Call for Papers: An ECREA Gender and Communication Symposium
Media (in)visibility: Gender and sexual diversity in European popular media culture
Tarragona (Spain): 16-17 October 2015 | Keynote speaker: Richard Dyer
Popular media culture has been a key site to explore gender and sexual diversity. Gender and media scholars from diverse disciplines have turned to film, television and other popular culture products to reflect on how society deals with sociocultural and political-economic inequalities related to gender and sexual identities. On the one hand, scholars have been keen to point out the resistant and/or emancipatory potential of popular media to criticize patriarchal and heteronormative representations of women and LGBTs. Yet, at the same time, studies have shown a significant underrepresentation of women in specific cultural and media industries (e.g., game industries, hard news press) and a stubborn reiteration of hegemonic gender discourses in production processes and in media texts.
To this day, these opposed discourses and situations inform how gender and sexual identity are dealt with in popular media culture. This symposium is particularly interested in what these contradictory dynamics mean to visibility of gender and sexual identities at the level of production, content and reception. How does a traditionalist gender-normative work environment affect representations of gender and sexual identity? Is mere visibility in mainstream media culture preferable to non-representation? How do male audiences and/or female audiences deal with new masculinities and/or femininities on the screen? This symposium wants to look at these questions regarding the politics of visibility from an intersectional approach, emphasizing that gender and sexuality should be understood in relation to other identity axes as class, age, race or ethnicity.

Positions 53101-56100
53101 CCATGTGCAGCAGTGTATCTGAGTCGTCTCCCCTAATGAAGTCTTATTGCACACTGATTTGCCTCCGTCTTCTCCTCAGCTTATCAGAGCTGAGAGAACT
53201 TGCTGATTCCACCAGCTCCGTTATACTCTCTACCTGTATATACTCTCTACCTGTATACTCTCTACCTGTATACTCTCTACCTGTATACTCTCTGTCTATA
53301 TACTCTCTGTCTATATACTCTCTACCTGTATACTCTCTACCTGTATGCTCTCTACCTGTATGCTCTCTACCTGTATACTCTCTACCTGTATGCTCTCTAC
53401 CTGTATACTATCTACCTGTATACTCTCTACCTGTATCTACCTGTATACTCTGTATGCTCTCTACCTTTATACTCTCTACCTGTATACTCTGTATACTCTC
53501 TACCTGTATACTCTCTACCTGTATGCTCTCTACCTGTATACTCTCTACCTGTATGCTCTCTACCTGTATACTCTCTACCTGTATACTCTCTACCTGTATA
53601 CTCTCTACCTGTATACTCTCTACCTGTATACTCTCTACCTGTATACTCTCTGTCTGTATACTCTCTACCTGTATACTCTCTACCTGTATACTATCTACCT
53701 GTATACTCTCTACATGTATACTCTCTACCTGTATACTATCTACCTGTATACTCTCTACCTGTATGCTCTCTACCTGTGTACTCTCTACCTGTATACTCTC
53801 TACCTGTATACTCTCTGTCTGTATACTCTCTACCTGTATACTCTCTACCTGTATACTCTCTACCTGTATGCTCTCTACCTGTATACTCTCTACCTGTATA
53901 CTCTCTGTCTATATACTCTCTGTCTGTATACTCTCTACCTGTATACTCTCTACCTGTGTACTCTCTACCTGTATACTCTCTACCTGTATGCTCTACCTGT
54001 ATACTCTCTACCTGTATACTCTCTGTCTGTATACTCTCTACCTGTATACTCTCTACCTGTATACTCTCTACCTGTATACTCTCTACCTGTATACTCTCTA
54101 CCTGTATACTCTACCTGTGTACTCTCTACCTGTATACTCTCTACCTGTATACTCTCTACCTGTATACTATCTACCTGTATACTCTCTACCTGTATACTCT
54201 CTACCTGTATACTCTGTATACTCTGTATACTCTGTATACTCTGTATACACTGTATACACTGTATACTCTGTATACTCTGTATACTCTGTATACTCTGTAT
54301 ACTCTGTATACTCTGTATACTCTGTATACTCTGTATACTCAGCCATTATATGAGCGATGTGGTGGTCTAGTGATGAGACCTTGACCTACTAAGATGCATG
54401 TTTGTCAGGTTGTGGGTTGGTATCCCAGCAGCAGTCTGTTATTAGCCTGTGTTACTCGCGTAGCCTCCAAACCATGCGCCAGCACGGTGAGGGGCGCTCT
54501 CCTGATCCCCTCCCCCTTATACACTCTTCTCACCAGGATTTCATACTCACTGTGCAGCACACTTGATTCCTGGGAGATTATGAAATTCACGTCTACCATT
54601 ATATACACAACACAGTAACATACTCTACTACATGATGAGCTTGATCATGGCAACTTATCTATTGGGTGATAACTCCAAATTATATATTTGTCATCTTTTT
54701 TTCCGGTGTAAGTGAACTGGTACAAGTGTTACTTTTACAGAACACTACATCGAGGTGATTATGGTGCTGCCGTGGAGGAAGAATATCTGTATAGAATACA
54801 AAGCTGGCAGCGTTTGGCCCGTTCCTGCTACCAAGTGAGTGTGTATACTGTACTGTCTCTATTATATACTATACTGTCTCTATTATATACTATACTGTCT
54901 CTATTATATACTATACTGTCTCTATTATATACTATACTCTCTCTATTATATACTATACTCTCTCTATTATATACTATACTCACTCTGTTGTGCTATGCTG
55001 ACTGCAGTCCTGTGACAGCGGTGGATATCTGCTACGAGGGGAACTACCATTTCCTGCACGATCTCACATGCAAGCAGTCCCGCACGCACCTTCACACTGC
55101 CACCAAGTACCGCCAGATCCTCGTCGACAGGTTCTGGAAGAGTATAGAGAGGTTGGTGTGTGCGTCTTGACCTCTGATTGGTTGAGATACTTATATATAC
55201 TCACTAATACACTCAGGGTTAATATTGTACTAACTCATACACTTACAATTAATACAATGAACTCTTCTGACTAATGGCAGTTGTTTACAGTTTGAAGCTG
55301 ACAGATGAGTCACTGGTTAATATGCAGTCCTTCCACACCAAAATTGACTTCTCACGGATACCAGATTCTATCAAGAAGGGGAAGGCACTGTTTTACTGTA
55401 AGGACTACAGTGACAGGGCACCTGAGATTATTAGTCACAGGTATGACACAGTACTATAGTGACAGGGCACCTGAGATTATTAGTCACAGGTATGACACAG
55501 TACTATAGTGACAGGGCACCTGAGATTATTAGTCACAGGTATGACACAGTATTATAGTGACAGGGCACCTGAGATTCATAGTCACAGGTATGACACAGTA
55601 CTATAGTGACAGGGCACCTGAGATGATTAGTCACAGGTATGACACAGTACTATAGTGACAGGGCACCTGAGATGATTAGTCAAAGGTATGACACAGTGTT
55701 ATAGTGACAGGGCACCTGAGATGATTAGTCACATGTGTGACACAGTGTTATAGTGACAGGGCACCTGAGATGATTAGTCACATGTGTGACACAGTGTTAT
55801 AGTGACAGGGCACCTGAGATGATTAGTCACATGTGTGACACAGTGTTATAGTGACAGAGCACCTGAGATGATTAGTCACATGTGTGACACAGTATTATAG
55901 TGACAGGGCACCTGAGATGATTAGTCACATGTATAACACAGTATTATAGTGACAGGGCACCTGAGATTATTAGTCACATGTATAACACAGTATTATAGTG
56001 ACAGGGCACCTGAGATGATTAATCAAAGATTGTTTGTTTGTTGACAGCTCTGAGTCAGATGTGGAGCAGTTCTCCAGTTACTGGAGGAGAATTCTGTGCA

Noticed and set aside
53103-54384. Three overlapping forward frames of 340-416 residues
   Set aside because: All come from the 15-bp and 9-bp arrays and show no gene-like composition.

Regarding the context, this symposium is interested in the negotiation of gender and sexual diversity in European popular media culture. Without diminishing the importance of studies on American popular media culture, the need remains to enrich the field with studies that inquire these issues in specific European contexts. Since the negotiation of gender and sexual diversity is strongly dependent on the socio-cultural, political-economic and legal context in which it is produced and/or consumed, this symposium wants to invite work that takes particular European contexts into account.
To encourage debate and fortify coherence, all presenters will be able to attend all panels. Instead of parallel sessions, the conference program will consist of plenary panel sessions and keynote presentations. We kindly invite paper proposals that aim to map and understand these contradictory dynamics that go together with issues of visibility of gender and sexual identity. Topics in relation to the theme may include (but are not limited to):
- Gender discourses and cultural industries: inquiries into production processes
- The non-representation of gender and sexual identities in particular European contexts
- Men, (new) masculinities and media
- Femininities and popular media culture
- (In)visibility in social media
- LGBT and queer representations in film, television, magazines, popular music or videogames
- The negotiation of gender and sexuality in mediated public spheres
- Gendered media consumption and audiences’ negotiations of meaning
- Gendered violence and the media
- Genres and formats constructing gender and LGBT discourses
- Intersectional analysis of media representations
- Aging and (in)visibility
- Sexual attractiveness in the media
- Mediated intimacy or mediated affective and sexual relationships
All proposals should be submitted in English. Please submit an abstract of 400-500 words with a brief biographical note.
Proposals must be submitted by 10/04/2015 to email@example.com. Presenters whose proposals are accepted will be notified by 20/06/2015.
Keynote Speaker: Richard Dyer
Richard Dyer is Professor of Film Studies at King’s College London and Professorial Fellow in Film Studies at the University of St Andrews. Dyer’s work has consistently dealt with understanding the relation between entertainment and representation, with a keen interest in issues concerning race, gender, and sexuality.
The conference fee includes registration, conference material, coffee breaks and light lunches
Fee: 50 euros (students 30 euros)
Campus Catalunya. Rovira i Virgili University
Av. Catalunya 35
43002- Tarragona (Spain)